A farmer applying fertiliser on the farm

Fertilizers are not available.  Specifically, inorganic fertilizers are scarce. In the Sissala West District of the Upper West region, farmers are struggling to access fertilizers.

As at June this year, the Minister of Food and Agriculture (MoFA) was convinced beyond doubt that fertilizers were available. Now reality has dawned on him. The shortage of this critical farm input has hit the Minister of Food and Agriculture such that he is quoted in the 16 July 2021 edition of the Daily Graphic as complaining about the situation.

This is a problem. Farming methods that depend on chemical inputs are likely to experience reduced yields in the absence of fertilizers. The current state of affairs was foreseeable. But we did not act fast. Dependency on industrial agricultural inputs, especially when they are mostly imported, is like driving towards a dead-end.

Yes, a dead-end because the more chemical inputs you use, the more you will need to maintain or attain higher levels of production over time. As the price of chemical fertilizers, pesticides and other chemical inputs increase, farmers, especially, small holder farmers, will make less and less money from farming. Also, the quality of soils will degrade.

Thankfully, a better future is possible. We can redesign Ghana’s agriculture so that it is more resilient to external shocks, such as COVID-19 and prices of fertilizer on the global market.  We can redesign Ghana’s agriculture such that it is not dependent on imported inorganic fertilizers, which pollutes water bodies and the land. It is time to transition to agroecological agriculture on a national scale.

This transition requires three important steps.

First, farmers must lead the transition to agroecology on their farms. It will not be easy, but as long as they are dependent on chemical subsidies to be successful, they are at the mercy of the agro-chemical industry. Farmers must focus on building long term soil health and fertility the ecological way: using manure, compost, nitrogen fixing trees and shrubs, and green manure.

Farmers, especially small holder farmers, who are the majority of farmers, have to demand an end to the current fertilizer subsidy regime. Instead, farmers should demand government’s support with well-developed irrigation systems (e.g. drip irrigation systems).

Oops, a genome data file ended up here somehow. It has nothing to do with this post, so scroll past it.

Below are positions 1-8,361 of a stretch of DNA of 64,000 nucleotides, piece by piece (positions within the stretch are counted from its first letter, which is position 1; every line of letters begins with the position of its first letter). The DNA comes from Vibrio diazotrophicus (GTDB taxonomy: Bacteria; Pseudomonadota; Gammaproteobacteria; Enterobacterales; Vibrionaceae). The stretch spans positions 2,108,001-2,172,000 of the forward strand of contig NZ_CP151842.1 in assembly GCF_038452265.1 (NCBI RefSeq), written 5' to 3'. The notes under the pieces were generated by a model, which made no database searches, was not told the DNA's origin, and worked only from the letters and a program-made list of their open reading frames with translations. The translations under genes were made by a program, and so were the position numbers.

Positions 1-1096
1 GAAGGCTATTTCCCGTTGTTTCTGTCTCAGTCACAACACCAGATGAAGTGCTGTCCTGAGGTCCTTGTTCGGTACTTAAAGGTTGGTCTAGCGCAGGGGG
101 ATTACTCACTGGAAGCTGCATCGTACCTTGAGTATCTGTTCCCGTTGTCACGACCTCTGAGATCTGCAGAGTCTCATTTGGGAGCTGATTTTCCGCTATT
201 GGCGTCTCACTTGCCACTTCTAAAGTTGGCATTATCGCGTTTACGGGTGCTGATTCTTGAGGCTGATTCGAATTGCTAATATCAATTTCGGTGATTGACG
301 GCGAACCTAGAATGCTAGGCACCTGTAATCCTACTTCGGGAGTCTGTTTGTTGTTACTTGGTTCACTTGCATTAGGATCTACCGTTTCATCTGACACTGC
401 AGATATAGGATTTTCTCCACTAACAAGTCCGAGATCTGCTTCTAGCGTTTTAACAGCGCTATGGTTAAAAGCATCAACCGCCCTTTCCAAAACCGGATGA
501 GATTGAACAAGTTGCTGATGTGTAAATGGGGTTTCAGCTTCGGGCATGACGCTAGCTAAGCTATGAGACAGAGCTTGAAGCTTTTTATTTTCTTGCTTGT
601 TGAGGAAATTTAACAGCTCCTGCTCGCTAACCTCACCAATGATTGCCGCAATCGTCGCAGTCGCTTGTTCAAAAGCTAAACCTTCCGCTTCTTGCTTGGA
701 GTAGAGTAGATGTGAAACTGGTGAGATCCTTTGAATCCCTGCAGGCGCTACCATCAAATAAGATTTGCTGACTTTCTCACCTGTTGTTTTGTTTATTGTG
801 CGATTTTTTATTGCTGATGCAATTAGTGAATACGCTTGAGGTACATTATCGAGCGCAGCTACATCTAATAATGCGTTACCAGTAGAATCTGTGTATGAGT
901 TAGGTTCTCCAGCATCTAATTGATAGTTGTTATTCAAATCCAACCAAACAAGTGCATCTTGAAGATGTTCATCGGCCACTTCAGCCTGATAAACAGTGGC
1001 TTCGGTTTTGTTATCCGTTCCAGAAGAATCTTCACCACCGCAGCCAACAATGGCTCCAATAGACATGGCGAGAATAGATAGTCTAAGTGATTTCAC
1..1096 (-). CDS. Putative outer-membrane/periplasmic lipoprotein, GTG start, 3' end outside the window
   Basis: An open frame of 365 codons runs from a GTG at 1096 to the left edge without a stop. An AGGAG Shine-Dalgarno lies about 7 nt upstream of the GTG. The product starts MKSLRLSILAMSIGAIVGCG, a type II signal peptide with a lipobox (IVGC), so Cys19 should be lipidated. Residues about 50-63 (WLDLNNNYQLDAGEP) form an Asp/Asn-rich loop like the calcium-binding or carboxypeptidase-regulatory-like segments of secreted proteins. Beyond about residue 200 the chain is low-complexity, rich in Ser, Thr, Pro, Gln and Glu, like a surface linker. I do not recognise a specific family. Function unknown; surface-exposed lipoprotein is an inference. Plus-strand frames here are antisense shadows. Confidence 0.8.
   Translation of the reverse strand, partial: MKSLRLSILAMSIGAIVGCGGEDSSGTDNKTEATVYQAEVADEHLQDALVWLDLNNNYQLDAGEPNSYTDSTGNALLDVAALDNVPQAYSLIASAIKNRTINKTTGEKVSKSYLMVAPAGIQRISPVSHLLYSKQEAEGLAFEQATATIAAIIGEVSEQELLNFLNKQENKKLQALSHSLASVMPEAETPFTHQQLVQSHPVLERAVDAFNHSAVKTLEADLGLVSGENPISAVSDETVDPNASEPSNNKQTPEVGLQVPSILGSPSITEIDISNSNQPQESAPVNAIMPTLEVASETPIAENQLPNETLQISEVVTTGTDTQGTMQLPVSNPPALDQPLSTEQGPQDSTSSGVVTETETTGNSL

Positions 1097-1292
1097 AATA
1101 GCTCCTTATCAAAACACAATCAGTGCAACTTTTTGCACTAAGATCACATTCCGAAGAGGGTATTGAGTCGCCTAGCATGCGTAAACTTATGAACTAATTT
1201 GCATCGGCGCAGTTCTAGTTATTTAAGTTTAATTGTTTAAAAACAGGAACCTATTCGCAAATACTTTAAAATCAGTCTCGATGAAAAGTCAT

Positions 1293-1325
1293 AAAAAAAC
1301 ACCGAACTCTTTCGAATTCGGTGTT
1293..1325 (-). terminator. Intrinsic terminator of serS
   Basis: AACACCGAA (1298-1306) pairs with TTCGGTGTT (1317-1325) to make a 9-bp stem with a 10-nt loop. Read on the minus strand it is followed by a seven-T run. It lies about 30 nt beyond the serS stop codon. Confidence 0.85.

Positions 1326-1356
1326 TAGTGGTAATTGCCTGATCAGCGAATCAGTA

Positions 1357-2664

Also, farmers must invest more in strengthening their seed sovereignty. In other words, farmers, organized collectively, must champion the production and saving of diverse and high quality seeds, which they control.

Second, a transition to agroecology requires that the people of Ghana demand a food system that produces quality nutritious food, that ensures farmers and farm workers get a fair share of the value created from their efforts, which does not contribute to environment degradation and climate change and an agriculture that promotes biodiversity and sustains life.

Citizens could demand that government fixes Planting for Food and Jobs (PFJ). It starts with ending subsidies for all inorganic fertilizers.  Providing subsidies only for organic fertilizers made in Ghana. Made in Ghana fertilizer should have a minimum of 75% Ghanaian ownership and at least 75% of the inputs should be made in and sourced in Ghana.

Third, a transition to agroecological agriculture requires that the people of Ghana demand that government adequately finances agriculture.  The Government of Ghana (GoG) in 2003, in Maputo and again in 2013 in Malabo, committed itself to allocate 10% of its Gross Domestic Product (GDP) to agriculture.  According to the Business and Financial Times, the GoG has spent less than 1% on agriculture annually, from 2017 to the present.  Fixing the financing of the agriculture sector should be of high priority now.

Increased financing for agriculture is important. However, it will be very effective if money allocated, is disbursed and spent on the right priorities. Women small holder farmers, in particular, and small holder farmers, generally, must be prioritized.

That is, increased allocation and disbursement to MoFA should clearly improve the lives of small holder farmers. The Ministry of Food and Agriculture should invest in developing small holder farmer-friendly irrigation systems. MoFA should prioritise and champion on-farm water storage (e.g. micro-ponds) to ensure water security.

To improve soil fertility, especially in the Northern regions, MoFA should collaborate with Ministry of Sanitation and Water Resources to support local compost and organic fertilizer production, linked to sanitation management. Related to this, MoFA should focus on re-incorporating crop production with animal rearing.

In collaboration with GRATIS Foundation and others, MoFA should lead efforts for the development of appropriate tools and machinery for sustainable and accessible mechanization for small holder farmers as well as on-farm technologies for preservation and value addition, such as solar dryers.

Clearly, it is critical that MoFA uses its financial resources to enable the transition to agroecology.  That is, MoFA must prioritize procurement of produce from agroecological farmers. The National School Feeding programme and the National Food Buffer Stock Company are key areas where MoFA can ensure agroecological farmers are rewarded for providing the nation with nutritious chemical-free food.

Thus, the current fertilizer shortage could be a blessing in disguise, but only if we learn the relevant lessons. If we do, we will hasten our transition, with focus and persistence, towards agroecology. 

Chaka Uzondu [Ph.D.] is a researcher and policy analyst. His writings cover topics ranging from agroecology, climate change, economic justice, food sovereignty, health, housing, political ecology/economy, and water, sanitation, and hygiene (WASH).



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